The XLS uses electronic engine controls (EECs) to control engine speeds, and these have mechanical backups. Some call this setup "FADEC light" because while the EECs store some data and the thrust levers move to click-stop detents as power is advanced or retarded, the system is not a fully digital, power-by-wire arrangement. So for takeoff, just advance the thrust levers until they click into the TO (takeoff) detent and the EECs set the fan speed to produce the correct amount of power.
The other item has to do with the flaps. The horizontal stabilizer has two positions — one at a minus 1-degree angle-of-incidence setting and the other at plus 2 degrees. The flap handle controls the settings. On the ground and ready for takeoff, the stabilizer is at the minus 1-degree setting for better control authority at rotation. But retract the flaps after takeoff, and you'd better be ready to retrim as the stabilizer moves toward that plus 2-degree value.
So for takeoff, it's click-click-click for max power, ailerons into the wind for crosswind correction, steer with the rudder, and then tug on the yoke at VR. It doesn't take long to get there, and soon you're airborne in a 4,000-fpm climb with the airspeed surging toward the 200-knot mark. Retard the power to avoid busting the 250-knots-below-10,000-feet rule, retract the flaps, retrim, and fly the departure procedure that's easily visible on the flight-plan view of the MFD. Purple trend lines on the PFD's airspeed and altitude vertical tapes show you where the airplane will be in the next six seconds, giving you plenty of time to make pitch and power adjustments to meet your targets. Or you can simply engage the flight control system/autopilot and the airplane will fly to the preselected values you input via the push buttons above the PFD and the pedestal controls.
Passing through 36,000 feet on our way to 39,000 feet the XLS was still turning in a 3,000-fpm climb rate at a 223-KIAS climb speed. For maximum climb rates, leave the thrust levers in the CLB (climb) detent; the EECs will automatically adjust fan speeds for climb power as altitude changes. For ice protection, we turned on the XLS' bleed air panels on the wing leading edges, and the pneumatic boots used on the horizontal stabilizer — plus the windshield and pitot heat.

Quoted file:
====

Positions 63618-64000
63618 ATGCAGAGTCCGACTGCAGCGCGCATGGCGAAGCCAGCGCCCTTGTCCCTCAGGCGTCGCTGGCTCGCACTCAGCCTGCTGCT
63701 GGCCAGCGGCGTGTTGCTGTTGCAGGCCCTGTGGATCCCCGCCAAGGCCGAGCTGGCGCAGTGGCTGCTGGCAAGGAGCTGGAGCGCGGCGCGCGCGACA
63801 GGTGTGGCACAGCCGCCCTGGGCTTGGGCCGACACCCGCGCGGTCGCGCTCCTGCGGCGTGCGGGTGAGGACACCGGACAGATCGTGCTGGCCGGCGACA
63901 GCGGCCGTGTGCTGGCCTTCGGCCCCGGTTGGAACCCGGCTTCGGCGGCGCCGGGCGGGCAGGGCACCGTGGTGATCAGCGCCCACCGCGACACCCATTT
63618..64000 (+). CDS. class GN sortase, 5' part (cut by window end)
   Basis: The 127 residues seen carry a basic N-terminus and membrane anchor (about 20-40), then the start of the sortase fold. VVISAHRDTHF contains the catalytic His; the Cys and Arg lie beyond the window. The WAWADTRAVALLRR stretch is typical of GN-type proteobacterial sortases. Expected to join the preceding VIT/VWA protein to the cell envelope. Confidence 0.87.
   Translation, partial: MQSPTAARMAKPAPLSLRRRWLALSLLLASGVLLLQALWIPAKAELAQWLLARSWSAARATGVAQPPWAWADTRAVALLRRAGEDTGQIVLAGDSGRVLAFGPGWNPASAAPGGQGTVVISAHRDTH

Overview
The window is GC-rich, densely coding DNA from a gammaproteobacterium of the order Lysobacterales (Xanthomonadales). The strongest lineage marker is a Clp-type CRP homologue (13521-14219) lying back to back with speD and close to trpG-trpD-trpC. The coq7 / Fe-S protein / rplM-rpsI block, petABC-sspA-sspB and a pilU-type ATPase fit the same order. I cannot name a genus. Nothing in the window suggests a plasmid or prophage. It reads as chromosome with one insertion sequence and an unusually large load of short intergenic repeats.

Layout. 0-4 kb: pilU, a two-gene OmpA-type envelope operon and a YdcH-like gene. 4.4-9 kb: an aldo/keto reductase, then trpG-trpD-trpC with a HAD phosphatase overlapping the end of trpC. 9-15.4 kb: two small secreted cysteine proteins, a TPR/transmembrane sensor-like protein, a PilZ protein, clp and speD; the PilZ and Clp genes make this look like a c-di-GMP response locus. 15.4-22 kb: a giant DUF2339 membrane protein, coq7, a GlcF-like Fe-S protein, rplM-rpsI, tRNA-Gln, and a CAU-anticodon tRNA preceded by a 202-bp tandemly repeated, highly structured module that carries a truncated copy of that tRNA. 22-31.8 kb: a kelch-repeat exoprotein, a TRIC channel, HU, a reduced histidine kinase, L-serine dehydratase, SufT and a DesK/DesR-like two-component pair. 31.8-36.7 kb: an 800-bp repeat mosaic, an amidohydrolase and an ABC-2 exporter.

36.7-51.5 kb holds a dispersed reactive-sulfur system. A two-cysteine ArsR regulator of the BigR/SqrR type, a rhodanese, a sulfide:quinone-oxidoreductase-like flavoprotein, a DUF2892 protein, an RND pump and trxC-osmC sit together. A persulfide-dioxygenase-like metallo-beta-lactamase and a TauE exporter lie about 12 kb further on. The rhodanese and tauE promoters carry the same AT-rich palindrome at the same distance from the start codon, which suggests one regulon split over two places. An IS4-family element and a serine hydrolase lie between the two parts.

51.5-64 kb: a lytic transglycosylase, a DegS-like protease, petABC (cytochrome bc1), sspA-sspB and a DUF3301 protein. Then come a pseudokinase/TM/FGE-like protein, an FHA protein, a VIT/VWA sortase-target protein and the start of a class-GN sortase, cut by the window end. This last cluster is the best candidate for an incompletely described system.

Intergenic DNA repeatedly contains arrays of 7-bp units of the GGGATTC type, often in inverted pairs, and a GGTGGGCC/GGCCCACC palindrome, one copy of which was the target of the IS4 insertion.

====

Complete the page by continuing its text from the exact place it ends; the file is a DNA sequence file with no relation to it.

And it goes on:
Once we settled down at 39,000 feet, our cruise speed worked out to 435 KTAS with conditions 3 degrees Celsius above standard for that altitude. That's about 20 knots faster than the Excel. To keep from hitting the airspeed "barber pole" and triggering an overspeed warning, power had to be pulled back, out of the CRU (cruise) detent.
The XLS has a safety feature called the "emergency descent mode" and we simulated its actions for a demonstration. It's designed to help pilots perform a maximum-rate descent in case of a loss of cabin pressurization. When the airplane senses a loss of cabin pressure, the autopilot will automatically turn the airplane 90 degrees, descend it at VMO (or MMO), then level off at 15,000 feet. Pilot actions are limited to putting on the oxygen mask (the first step in the procedure), reducing power to idle, and deploying the speed brakes.
Back in the pattern, the XLS behaves much like its lighter Citation brethren. The reference speed for our approaches worked out to be 107 knots — and can be as low as 99 knots at light weights — and I could use the airspeed trend line and angle-of-attack information to add or reduce power to keep the glidepath and airspeed under control in the gusty conditions. By the way, in spite of the power detents, the thrust levers can be adjusted manually to any setting.
At 30 or so feet above the runway, I pulled the levers back to idle and held the nose level as the airplane settled. The arrival was firm but respectable, especially in view of the rocky ride down final. The trailing-link landing gear no doubt played a big part in cushioning the landing. And there were no bounces, no swerves, and no lurching as the reverse-thrust paddles were pulled.
Cessna appears to have done it again: provided a docile, incremental step-up airplane for its devotees.
It gives Excel fans that extra edge — 20 to 30 more knots and 200 nautical miles more range — they always wanted, and makes standard the most popular options. For small- to medium-size companies wanting that elusive combination of a big cabin coupled with short-field capability, the XLS makes a lot of sense.
E-mail the author at firstname.lastname@example.org.
Links to additional information about Cessna Citation business jets may be found on AOPA Online ( www.aopa.org/pilot/links.shtml).
For more information, contact Citation Marketing, Cessna Aircraft Co., Post Office Box 7706, Wichita, Kansas 67277-7706; telephone 316/517-6449; fax 316/517-6640; www.cessna.com.
All specifications are based on manufacturer's calculations. All performance figures are based on standard day, standard atmosphere, sea level, max gross weight conditions unless otherwise noted.
AOPA Pilot Editor at Large Tom Horne has worked at AOPA since the early 1980s. He began flying in 1975 and has an airline transport pilot and flight instructor certificates. He’s flown everything from ultralights to Gulfstreams and ferried numerous piston airplanes across the Atlantic.